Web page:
Pakistani Interior Minister Rana Sanaullah said in an interview that no one had been given permission to export to Israel and that the matter will be investigated. He noted that some reports had suggested that former prime minister Imran Khan had given some individuals permission to export to Israel, but clarified that investigations had not found that to be true.
While permission to export goods was not granted, Tahir Mehmood Ashrafi, special representative to the Prime Minister on Interfaith Harmony and the Middle East, told The Media Line that “the Pakistani Jew who sent the goods to Israel had been granted official permission to visit Israel during Imran Khan's tenure.”
Ashrafi emphasized that Pakistan would not consider recognizing Israel “until the Palestine issue is resolved.”
Pakistan is one of around 30 countries that do not recognize Israel as a state, and Pakistani citizens are legally prohibited from visiting Israel. Pakistani passports feature a note that the passport “is valid for all countries of the world except Israel.”
Is Israeli-Pakistani normalization on the cards?
Like many other Muslim-majority states, Pakistan insists that an independent Palestinian state be established before recognizing Israel’s sovereignty.
In the past few years, though, an increasing number of Muslim-majority countries have forged ties with Israel. In 2020, the United Arab Emirates, Bahrain, Sudan and Morocco signed the US-brokered Abraham Accords, recognizing Israel’s sovereignty and normalizing diplomatic relations.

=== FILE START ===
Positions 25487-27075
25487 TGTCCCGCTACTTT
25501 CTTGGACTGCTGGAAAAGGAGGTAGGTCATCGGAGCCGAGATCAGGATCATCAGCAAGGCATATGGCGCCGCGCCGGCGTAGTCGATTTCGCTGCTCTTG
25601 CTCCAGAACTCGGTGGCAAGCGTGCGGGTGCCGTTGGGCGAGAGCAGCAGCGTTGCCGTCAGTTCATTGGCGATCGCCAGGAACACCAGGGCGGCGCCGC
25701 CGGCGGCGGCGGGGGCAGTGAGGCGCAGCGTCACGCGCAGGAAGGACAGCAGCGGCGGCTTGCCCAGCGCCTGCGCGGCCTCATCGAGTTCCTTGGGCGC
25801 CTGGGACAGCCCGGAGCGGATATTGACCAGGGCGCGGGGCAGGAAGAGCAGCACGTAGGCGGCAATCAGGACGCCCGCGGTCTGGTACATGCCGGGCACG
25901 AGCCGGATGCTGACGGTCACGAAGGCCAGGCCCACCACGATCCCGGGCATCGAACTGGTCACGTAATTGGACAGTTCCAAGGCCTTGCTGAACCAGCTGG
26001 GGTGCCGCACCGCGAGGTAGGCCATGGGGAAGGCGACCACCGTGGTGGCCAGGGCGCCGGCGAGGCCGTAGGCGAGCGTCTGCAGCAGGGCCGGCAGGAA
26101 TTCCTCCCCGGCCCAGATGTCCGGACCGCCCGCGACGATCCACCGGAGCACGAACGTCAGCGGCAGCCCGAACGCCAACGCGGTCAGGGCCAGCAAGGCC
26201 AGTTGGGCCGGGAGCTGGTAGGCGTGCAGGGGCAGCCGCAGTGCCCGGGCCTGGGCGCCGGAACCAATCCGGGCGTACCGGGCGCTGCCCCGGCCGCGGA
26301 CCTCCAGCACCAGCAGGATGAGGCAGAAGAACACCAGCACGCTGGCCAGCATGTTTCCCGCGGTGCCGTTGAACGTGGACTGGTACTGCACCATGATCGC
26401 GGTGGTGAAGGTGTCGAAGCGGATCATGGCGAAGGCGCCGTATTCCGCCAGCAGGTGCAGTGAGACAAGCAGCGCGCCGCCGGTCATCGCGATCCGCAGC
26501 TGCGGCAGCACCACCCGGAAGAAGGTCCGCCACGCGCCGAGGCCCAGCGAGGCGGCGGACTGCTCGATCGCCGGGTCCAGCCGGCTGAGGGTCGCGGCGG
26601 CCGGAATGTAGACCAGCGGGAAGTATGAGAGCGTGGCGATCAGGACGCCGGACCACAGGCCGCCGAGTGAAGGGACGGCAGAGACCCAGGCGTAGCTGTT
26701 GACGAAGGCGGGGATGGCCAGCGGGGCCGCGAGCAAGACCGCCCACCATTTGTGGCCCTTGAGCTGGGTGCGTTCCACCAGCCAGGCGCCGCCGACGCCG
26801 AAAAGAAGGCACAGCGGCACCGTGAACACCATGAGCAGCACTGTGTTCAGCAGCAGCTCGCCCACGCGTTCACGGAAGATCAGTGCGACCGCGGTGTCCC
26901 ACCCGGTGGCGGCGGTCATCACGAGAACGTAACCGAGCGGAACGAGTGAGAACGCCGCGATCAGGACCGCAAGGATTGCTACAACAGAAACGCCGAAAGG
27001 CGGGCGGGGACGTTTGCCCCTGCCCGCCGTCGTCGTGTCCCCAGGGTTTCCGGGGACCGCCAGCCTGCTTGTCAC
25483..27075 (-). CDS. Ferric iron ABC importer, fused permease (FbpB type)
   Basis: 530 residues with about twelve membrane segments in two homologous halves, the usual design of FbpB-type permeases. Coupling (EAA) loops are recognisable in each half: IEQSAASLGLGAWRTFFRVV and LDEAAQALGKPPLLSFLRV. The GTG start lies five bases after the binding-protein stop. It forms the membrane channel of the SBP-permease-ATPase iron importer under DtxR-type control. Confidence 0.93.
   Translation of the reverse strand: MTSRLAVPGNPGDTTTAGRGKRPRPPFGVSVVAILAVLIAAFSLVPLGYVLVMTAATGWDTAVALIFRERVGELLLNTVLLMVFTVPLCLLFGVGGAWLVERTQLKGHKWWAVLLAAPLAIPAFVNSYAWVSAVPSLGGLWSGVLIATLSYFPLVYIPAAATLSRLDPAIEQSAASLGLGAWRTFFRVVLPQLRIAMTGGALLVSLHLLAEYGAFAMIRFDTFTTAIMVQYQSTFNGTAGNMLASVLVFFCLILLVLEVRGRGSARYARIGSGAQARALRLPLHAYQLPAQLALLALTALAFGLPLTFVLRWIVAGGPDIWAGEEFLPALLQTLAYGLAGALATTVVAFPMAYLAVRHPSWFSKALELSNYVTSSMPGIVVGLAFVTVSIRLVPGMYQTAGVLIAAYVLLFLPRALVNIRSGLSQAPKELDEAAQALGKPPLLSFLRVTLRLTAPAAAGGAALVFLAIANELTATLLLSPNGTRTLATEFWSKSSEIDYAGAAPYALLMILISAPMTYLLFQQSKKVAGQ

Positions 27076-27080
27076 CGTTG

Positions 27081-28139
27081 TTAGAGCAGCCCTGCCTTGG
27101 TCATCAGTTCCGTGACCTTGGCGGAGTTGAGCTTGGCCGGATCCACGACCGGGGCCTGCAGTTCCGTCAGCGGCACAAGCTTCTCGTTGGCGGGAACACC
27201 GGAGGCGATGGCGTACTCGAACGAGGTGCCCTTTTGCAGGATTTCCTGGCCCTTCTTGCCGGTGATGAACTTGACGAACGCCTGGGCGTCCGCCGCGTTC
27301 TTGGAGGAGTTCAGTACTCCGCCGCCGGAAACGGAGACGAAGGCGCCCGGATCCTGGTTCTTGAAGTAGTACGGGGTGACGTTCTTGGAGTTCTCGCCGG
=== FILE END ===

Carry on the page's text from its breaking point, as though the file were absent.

It remains to be seen whether the trend of normalization will continue.
“It is understandable that Pakistan does not have a direct business relationship with Israel since both countries lack diplomatic ties. This is a sovereign decision for both Israel and Pakistan to make. The initiative by Pakistani and Israeli entrepreneurs to engage each other is admirable and encouraging and serves the economies of both Pakistan and Israel,” AJCongress president Jack Rosen told The Media Line.
Rosen said that he and AJCongress ”worked closely with the governments of both Pakistan and Israel in 2005, on steps to ensure that dividends of peace reach Pakistanis and Israelis. As a result, the government of Israel removed import licenses and restrictions on Pakistani products.”
Rosen expressed optimism about trade relations between the two countries and told The Media Line: "We look forward to a time when Pakistan and Israel realize their full trading potential and jointly expand regional peace constituencies.”
“The current political context in Israel is not an easy one for the Abraham Accords, as well as for Israeli efforts to expand them,” Nimrod Goren, president and founder of Mitvim – The Israeli Institute for Regional Foreign Policies, told The Media Line.